Green—it used to mean cold, hard cash. Now, it’s a relatively meaningless buzzword for building something with an ecological conscience. In its most popular shade of ambiguity, green refers to both the environment and the economy. With initiatives like "Green Building," politicians, businessmen, and contractors promise that green creates jobs, saves money, and saves the environment. A win-win-win!
But what is a "Green Building"? There is no systematized term; most buildings that call themelves "green" focus on increasing efficiency of energy, water, and material use.
Earlier this year, the Rhode Island State Congress passed the Green Buildings Act, which required all public buildings to be renovated to meet standards set by LEED (Leadership in Energy and Environmental Design). The legislative act explains that renovating public buildings will save energy, reduce water consumption, and improve indoor air quality.
Still its unclear what type of structures the Green Buildings Act encourages. The term LEED is fairly familiar now, but it still conjures up amorphous images of something halfway between the Oz’s Emerald City and a tree house.
In fact, the new LEED certified buildings in the Ocean State look something like that hybrid. The most striking examples are the $60 million headquarters for FM Global in Johnston, which features 98 newly-planted saplings, and URI’s $59 million biotech center, complete with a green roof (patches of vegetation sunning itself and filtering out pollutants).
Opening this weekend, Blue Cross has erected a $125 million green office building overlooking Water Place Park downtown. The company’s president, James Purcell, says making the building green cost about a million dollars extra, but will save $160,000 annually by using efficient airvents and a rooftop tank for gathering potable water. The building also encourages employees to change their personal habits to suit their new professional digs: the building features bike racks and a parking hierarchy that allows hybrid drivers and carpoolers choice spots.
These amenities are neat, but critics wonder how green new buildings—which necessitate construction and thus create more waste—really are. Does FM Global make up for whatever vegetation it replaced by planting 98 new trees? Will a social superiority system based on the gasoline efficiency of cars actually encourage employees to ditch their clunkers?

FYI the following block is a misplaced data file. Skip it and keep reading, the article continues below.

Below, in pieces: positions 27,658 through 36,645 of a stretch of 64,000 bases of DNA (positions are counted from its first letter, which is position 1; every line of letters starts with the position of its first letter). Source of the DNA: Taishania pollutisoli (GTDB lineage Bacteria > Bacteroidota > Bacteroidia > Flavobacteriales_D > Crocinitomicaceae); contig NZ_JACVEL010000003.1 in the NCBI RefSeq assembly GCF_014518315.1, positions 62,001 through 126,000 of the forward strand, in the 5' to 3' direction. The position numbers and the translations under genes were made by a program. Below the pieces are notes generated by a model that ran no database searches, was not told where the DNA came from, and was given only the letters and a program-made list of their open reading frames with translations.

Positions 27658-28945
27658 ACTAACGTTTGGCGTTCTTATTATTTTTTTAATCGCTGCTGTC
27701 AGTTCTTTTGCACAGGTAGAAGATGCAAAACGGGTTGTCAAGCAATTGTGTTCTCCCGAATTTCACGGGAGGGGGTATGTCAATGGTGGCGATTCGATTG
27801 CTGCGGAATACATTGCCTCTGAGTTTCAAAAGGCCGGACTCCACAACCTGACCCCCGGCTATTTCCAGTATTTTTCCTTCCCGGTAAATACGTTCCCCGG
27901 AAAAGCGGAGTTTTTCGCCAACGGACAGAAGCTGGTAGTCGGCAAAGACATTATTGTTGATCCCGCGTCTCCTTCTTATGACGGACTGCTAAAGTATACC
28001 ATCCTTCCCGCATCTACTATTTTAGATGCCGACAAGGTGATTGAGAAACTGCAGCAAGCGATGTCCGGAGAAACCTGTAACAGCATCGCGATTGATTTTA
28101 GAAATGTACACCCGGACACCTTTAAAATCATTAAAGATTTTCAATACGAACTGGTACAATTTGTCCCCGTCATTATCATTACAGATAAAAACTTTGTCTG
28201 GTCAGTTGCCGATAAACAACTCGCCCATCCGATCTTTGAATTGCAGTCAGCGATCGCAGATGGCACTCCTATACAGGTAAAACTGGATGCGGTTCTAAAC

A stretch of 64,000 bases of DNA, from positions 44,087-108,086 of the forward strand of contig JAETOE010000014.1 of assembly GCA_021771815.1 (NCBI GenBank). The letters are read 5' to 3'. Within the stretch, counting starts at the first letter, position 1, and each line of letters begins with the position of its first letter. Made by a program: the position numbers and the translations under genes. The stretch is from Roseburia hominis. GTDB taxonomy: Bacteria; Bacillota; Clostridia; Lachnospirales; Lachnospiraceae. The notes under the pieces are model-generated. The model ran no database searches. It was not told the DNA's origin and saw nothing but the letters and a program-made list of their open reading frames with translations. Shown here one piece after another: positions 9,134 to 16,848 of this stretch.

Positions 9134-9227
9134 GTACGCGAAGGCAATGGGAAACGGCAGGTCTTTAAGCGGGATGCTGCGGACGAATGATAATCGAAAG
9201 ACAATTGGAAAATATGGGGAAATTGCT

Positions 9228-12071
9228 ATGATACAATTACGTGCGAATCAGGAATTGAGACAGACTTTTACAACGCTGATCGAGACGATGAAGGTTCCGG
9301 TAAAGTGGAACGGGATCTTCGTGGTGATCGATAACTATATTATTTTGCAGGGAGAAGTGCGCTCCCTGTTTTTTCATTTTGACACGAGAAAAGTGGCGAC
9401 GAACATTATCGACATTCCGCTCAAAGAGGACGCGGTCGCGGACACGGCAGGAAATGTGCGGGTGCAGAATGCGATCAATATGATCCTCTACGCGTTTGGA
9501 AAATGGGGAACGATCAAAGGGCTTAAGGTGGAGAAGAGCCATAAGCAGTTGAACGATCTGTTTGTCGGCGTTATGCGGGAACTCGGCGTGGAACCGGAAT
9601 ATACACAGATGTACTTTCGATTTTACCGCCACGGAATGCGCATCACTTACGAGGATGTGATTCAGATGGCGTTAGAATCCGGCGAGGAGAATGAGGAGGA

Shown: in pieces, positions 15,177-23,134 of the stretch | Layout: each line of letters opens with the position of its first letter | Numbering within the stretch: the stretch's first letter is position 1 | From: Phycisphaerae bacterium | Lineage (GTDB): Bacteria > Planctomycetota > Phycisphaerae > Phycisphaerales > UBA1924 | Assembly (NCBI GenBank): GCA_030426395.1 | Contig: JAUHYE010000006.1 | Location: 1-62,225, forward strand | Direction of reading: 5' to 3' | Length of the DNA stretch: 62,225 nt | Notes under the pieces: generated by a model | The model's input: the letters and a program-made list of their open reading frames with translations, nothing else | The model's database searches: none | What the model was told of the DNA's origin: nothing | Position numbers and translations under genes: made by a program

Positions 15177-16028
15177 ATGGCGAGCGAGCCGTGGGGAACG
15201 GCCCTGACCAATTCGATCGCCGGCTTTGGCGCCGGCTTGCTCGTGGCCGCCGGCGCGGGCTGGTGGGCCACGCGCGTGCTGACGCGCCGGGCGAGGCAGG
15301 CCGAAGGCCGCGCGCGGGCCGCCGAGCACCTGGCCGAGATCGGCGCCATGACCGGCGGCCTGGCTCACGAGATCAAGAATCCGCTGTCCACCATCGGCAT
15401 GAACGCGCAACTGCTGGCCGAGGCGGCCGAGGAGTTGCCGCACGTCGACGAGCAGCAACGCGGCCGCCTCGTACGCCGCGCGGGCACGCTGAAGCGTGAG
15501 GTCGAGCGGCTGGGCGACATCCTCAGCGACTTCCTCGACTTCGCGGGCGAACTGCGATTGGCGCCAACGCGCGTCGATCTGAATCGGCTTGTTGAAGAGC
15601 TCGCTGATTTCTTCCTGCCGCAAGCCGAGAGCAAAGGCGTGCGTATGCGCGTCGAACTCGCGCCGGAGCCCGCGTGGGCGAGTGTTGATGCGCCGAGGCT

Environmental experts say the best way to build in an environmental way is not to erect fancy, technologically remarkable new structures. David Stem, who runs and owns the Providence-based building company Stem Contracting and Design, explained, “The hot new thing is to renew the old thing in green building. Bring-ing it back to use again, starting with simple things, like insulation.” Stem entered the green building field as a developer. He didn’t have intention for his Monohasset Mill project, a 63,000 square-foot building downtown, to be green, but he says he got into “adaptive reuse” because of his love for the old architecture. Making old buildings more energy efficient can make them marketable again.
However, renovating a building to meet efficient energy requirements can be remarkably expensive—more expensive even than starting from scratch. Purcell said that with the Blue Cross building, starting afresh and selling the original building was far cheaper than a renovation of their old property. Renovation also requires a lot of reworking and a lot rethinking: at Stem Contracting each structure poses a different set of problems, and therefore has a unique set of solutions. Stem sees his job as “sift[ing] through the puzzle of how to take existing structures and incorporate existing technologies.”
Dave Kessler, who founded a green building company called Native Structures in Rhode Island, said the biggest deterrent to green building is the public’s preconception that it will cost more. “I think we all agree that green building in general, if executed in its holistic approach, it’s a cost that is paid back over time. The return on investment is there,” he said. “Of the people I’m working with, 90 percent of them are doing it for economic purposes, not to save the world.”
Kessler said investing in energy efficient buildings is not just an important business priority to save money, but is an issue of international security. He says that if America concentrates on energy efficient structures, it won’t have to compete for fossil fuels in the future.
“There are six billion people on this planet,” Stem said “With China and India making up 40 percent of the planet, I have a strong belief that when our economy comes roaring back, that energy crisis will go to new places.”
Kessler predicts that in order to avoid a fight over oil “everyone will be scrambling to install insulation and solar.” As Stem sees it, investing in green building will improve both the environment and the economy in the Ocean State, as well as keeping us internationally competitive across the ocean.
Give MAGGIE LANGE B’11 some of that green.